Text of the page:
Thanksgiving is one of America’s biggest and most widely celebrated holidays. It is a time to give thanks for the year’s good fortune, even if there is a surprising lack of good fortune to be found in the year. Even so, every fourth Thursday of November, millions of Americans gather around their dinner tables with family, friends and loved ones to celebrate the holiday.
In recent years, the tradition has received criticism about its origins and the United States’ treatment of Native Americans, along with many other cultures throughout history. Now, younger people are wondering if we should continue to recognize Thanksgiving or if we should reform the holiday to recognize other various cultures living in America.
The holiday should remain the same as it always has, not for routine or nostalgia, but rather for what it represents.
Although there are many similar holidays all around the world, Thanksgiving is distinctly and undeniably American, and should remain so. America is a country of immigrants; it always has been and will continue to be. But for decades these immigrants were proud to call themselves American. However, this is no longer the case.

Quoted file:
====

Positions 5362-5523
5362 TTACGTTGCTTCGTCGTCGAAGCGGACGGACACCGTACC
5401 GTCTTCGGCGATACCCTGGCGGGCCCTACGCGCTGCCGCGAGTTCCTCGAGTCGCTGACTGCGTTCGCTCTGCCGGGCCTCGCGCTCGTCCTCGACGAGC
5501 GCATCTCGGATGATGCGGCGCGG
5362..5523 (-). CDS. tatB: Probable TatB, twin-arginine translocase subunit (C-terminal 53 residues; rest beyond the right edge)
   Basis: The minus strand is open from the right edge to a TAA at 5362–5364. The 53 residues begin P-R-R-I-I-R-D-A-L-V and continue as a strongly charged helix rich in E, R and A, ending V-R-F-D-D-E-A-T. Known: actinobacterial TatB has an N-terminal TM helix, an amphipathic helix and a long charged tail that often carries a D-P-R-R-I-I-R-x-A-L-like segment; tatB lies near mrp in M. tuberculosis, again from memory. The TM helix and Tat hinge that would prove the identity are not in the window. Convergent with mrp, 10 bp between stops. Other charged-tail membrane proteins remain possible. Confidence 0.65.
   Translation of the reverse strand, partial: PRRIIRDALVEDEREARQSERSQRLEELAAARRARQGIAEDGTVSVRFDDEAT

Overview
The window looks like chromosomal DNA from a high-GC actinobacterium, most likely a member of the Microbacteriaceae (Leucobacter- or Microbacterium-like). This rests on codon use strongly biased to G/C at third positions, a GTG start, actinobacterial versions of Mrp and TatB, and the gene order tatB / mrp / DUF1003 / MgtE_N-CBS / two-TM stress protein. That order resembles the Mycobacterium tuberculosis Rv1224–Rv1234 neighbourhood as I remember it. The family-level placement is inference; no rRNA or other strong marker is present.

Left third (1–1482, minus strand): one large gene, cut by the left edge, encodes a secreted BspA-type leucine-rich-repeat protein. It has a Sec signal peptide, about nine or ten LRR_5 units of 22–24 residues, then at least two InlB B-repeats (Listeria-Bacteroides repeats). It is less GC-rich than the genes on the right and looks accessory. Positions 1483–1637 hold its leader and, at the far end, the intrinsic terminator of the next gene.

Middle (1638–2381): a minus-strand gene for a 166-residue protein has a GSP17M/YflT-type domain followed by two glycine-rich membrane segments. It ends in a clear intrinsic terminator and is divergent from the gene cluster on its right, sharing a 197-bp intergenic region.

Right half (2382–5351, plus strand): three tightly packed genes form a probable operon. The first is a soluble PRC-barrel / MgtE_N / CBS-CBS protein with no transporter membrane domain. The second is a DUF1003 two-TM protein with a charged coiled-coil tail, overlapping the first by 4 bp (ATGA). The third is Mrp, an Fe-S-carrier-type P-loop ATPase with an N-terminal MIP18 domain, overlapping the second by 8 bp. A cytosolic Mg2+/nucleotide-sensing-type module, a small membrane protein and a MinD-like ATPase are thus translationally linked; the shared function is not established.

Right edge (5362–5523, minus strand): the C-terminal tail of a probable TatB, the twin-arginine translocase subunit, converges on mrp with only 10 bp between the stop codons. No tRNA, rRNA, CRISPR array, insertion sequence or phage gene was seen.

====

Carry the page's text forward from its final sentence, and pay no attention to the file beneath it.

In contemporary times ‘American’ is said almost as a dirty word. Individuals no longer want to label themselves as such or assimilate with the rest of the country, and instead stick closer to their own cultures. They are no longer Mexican-Americans, African-Americans or Indian-Americans, but rather Mexicans, Africans and Indians living in America. The idea of a cultural melting pot becomes more of a cultural stew.
All the different ethnicities are next to one another, but don’t mix. This causes the system to fail as communities become less integrated and more tribalistic and competitive with one another. As President Lincoln once said, “A house divided against itself cannot stand.” This is more true now than ever before, especially in these turbulent times. Now is the time to unify as a nation and treat one another as our own, instead of competing against your neighbors. Will the nation change based on whether or not we celebrate Thanksgiving? No, of course not, but it’s a start.
A holiday is a solid foundation, which we all can relate to as Americans. We may not be able to choose our families, where we were born or what ethnicity we are born into, but we can choose who we decide to break bread with.